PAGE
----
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Evaluation of a Florida coastal golf complex as a local and watershed source of bioavailable contaminants
Lewis, M A., R L. Quarles, D D. Dantin, AND J C. Moore. Evaluation of a Florida coastal golf complex as a local and watershed source of bioavailable contaminants. ENVIRONMENTAL TOXICOLOGY AND CHEMISTRY 48(3-4):254-262, (2004).
As part of this study, contaminant residues were determined for several biota inhabiting adjacent areas which received golf course runoff. This report summarizes these results and provides some insight on the relative environmental magnitude of the data.
Lewis, Michael A., Robert L. Quarles, Darrin D. Dantin and James C. Moore. 2004. Evaluation of a Coastal Golf Complex as a Local and Watershed Source of Bioavailable Contaminants. Mar. Pollut. Bull. 48(3-4):254-262. (ERL,GB 1183).
Contaminant fate in coastal areas impacted by golf course runoff is not well understood. This report summarizes trace metal, pesticide and PCB residues for periphyton, Ruppia maritima (widgeongrass), Callinectes sapidus Rathbun (blue crabs) and Crassostrea virginica Gemlin (Eastern oyster) collected from areas adjacent to a Florida golf course complex which receive runoff containing reclaimed municipal wastewater. Concentrations of 19 chlorinated pesticides and 18 PCB congeners were usually below detection in the biota. In contrast, trace metals were commonly detected although concentrations were not usually significantly different for biota collected from reference and non-reference coastal areas. Residue concentrations in decreasing order were typically: zinc, arsenic, copper, chromium, lead, nickel, cadmium and mercury. Mean BCF values for the eight trace metals ranged between 160-57000 (periphyton), 79-11033 (R. maritima), 87-162625 (C. virginica) and 12-9800 (C. sapidus). Most trace metal residues in periphyton colonized adjacent to the golf complex, were either similar to or significantly less than those reported for periphyton colonized in nearby coastal areas impacted by urban stormwater runoff and treated municipal and industrial wastewater discharges. Consequently, the recreational complex does not appear to be a major source of bioavailable contaminants locally nor in the immediate watershed based on results for the selected biota.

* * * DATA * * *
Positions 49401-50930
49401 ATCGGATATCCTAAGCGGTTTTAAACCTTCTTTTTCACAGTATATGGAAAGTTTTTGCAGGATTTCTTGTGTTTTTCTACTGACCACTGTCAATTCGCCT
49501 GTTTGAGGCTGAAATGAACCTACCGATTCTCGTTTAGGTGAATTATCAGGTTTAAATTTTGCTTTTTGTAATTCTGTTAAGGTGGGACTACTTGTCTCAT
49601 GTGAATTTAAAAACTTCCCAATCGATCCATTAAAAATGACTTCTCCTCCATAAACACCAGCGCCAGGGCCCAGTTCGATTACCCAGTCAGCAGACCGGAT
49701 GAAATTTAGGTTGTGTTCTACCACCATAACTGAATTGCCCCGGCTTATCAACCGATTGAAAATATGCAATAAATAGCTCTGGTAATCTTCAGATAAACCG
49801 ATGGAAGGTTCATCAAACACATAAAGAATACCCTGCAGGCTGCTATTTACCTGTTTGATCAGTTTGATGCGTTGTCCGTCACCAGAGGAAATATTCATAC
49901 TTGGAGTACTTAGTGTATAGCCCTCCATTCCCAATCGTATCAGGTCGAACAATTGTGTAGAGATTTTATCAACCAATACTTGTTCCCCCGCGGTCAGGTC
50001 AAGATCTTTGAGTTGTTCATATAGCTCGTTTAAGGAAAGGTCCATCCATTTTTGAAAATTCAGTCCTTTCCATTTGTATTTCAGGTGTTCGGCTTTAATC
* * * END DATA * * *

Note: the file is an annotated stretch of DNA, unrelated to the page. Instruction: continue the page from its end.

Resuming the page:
Record Details:Record Type: DOCUMENT (JOURNAL/PEER REVIEWED JOURNAL)
Organization:U.S. ENVIRONMENTAL PROTECTION AGENCY
OFFICE OF RESEARCH AND DEVELOPMENT
NATIONAL HEALTH AND ENVIRONMENTAL EFFECTS RESEARCH LABORATORY
GULF ECOLOGY DIVISION
ECOSYSTEM ASSESSMENT BRANCH